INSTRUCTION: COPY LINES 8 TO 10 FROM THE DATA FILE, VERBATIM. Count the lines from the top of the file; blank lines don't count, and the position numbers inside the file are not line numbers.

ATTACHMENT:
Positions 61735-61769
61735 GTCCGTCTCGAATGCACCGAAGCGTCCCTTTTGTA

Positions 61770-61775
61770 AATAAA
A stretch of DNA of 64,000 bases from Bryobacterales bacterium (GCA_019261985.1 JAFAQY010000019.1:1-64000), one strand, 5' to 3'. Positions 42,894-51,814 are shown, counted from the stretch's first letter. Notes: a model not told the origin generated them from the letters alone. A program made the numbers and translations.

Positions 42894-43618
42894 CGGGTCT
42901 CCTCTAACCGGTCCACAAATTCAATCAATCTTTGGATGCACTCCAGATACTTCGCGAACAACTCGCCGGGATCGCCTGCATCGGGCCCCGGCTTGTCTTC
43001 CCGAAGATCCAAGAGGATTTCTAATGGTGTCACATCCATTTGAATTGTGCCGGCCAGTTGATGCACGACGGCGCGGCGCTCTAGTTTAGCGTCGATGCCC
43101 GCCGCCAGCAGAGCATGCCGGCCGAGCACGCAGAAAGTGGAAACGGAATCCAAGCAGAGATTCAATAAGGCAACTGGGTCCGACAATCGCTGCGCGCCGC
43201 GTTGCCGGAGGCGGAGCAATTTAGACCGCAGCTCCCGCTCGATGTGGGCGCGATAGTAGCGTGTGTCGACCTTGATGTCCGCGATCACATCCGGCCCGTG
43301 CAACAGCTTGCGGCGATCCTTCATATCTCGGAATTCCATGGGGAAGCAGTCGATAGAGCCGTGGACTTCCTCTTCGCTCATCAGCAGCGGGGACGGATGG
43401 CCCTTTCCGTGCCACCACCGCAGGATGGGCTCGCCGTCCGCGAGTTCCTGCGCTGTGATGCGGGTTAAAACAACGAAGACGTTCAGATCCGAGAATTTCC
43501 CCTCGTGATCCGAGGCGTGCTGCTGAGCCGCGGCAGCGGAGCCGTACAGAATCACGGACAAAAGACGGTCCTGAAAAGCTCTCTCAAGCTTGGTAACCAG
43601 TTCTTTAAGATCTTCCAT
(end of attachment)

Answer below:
42901 CCTCTAACCGGTCCACAAATTCAATCAATCTTTGGATGCACTCCAGATACTTCGCGAACAACTCGCCGGGATCGCCTGCATCGGGCCCCGGCTTGTCTTC
43001 CCGAAGATCCAAGAGGATTTCTAATGGTGTCACATCCATTTGAATTGTGCCGGCCAGTTGATGCACGACGGCGCGGCGCTCTAGTTTAGCGTCGATGCCC
43101 GCCGCCAGCAGAGCATGCCGGCCGAGCACGCAGAAAGTGGAAACGGAATCCAAGCAGAGATTCAATAAGGCAACTGGGTCCGACAATCGCTGCGCGCCGC